"I think Hank Johnson will cruise to a very easy win here," says Emory University political science professor Alan Abramowitz. The district is 57% black, and encompasses liberal DeKalb County, where Emory University is located. With a median family income of $52,552, it is one of the most affluent African-American counties in the nation. The district supported John Kerry in 2004 with 72% of its vote.
Johnson picked up the vast majority of white and more conservative voters, adding to the longtime McKinney supporters who abandoned her over the White House security scuffle and a history of erratic behavior. The Democratic primary win has also historically meant victory in November.
The G.O.P. has put up arguably less than token opposition to Johnson, who will face repeat candidate Catherine Davis. It was Davis whom McKinney beat in her last win for the 4th District in 2004, getting 64% of the general election vote then. But her overall erosion was showing, as McKinney squeaked by in that primary with 51% of the vote before winning big in the general election. "Davis is not considered a serious challenger," says Abramowitz. "She's a nice, sincere person. She is African-American but very conservative."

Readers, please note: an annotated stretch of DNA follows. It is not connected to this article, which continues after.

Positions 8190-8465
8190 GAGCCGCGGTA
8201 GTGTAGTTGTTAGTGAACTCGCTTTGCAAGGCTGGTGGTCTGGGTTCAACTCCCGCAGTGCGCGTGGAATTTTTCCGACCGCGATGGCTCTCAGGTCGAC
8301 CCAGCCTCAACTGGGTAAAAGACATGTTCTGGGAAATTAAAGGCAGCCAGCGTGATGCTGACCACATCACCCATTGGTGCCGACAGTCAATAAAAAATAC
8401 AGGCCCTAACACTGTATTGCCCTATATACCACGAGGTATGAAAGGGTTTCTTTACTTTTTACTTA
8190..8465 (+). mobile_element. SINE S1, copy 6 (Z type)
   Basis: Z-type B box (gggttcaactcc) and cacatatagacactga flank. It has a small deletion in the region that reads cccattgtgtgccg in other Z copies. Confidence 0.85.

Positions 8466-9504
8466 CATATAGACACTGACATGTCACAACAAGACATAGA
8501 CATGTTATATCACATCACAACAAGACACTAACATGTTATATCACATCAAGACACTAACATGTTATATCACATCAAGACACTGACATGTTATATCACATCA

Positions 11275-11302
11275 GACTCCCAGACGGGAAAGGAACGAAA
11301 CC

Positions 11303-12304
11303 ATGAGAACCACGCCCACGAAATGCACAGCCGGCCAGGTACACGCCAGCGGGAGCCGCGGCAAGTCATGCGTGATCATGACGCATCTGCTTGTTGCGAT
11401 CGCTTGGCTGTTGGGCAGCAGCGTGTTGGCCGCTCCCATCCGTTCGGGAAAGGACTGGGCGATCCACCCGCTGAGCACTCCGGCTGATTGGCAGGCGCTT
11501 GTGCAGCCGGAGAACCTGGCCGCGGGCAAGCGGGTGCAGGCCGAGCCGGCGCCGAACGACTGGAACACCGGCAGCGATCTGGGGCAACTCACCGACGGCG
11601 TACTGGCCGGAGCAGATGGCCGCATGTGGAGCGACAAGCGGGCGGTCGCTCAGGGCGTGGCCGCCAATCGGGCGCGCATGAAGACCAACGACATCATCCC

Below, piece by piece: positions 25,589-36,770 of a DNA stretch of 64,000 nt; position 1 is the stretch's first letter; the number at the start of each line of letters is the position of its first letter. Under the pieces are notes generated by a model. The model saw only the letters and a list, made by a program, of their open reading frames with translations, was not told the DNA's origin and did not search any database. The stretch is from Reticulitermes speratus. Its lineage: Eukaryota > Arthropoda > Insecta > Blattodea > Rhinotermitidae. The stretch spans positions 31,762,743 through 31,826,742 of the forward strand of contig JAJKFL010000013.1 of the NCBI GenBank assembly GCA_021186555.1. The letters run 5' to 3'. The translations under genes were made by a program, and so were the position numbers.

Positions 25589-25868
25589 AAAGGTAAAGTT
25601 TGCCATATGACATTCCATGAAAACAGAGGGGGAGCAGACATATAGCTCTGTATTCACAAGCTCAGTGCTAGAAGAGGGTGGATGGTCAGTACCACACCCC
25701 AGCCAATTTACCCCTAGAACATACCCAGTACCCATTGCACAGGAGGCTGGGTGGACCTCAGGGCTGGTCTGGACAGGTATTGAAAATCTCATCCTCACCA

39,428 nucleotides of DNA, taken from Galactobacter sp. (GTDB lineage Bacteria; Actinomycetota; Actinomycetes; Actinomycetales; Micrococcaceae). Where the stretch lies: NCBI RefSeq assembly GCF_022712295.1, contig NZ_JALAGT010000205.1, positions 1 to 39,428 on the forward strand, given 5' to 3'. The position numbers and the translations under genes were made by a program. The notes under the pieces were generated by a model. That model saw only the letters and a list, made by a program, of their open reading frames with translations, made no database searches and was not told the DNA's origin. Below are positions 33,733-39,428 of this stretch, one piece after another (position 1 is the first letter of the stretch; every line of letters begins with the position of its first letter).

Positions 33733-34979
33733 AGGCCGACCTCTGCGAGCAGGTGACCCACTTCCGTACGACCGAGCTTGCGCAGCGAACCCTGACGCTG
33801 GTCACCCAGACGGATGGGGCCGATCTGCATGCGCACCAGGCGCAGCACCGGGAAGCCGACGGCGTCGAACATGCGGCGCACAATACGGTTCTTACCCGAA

Johnson, 51, a former DeKalb county commissioner and longtime magistrate judge, "is a much more mainstream black politician who will be in the mold of others in the state like John Lewis. He'll fit right in with them," he says.
Johnson ran on a simple platform of ousting McKinney more than on the issues, and surprised her by getting 44% of the primary ballots to force the runoff. So big was the anti-McKinney sentiment that turnout Tuesday was actually larger than in the primary.
McKinney ends a political career that began in 1992 when she was then the first African-American woman to represent Georgia in Congress. Her militant stances and attacks on President Bush, even to the point of accusing him of prior knowledge of the 9/11 plot, played well in the district for a while, but "she's been a very controversial figure in the district for a long time," says Abramowitz. "I think the run-in with the Capitol policeman added fuel to the fire based on her reaction as being a victim of racism."
Her media savvy and people skills deteriorated also over time, due in equal parts to hubris with voters and her increasing distate for the G.O.P.'s control of Washington. But had she found a way to beat Johnson, even she would have held this seat for Democrats in November.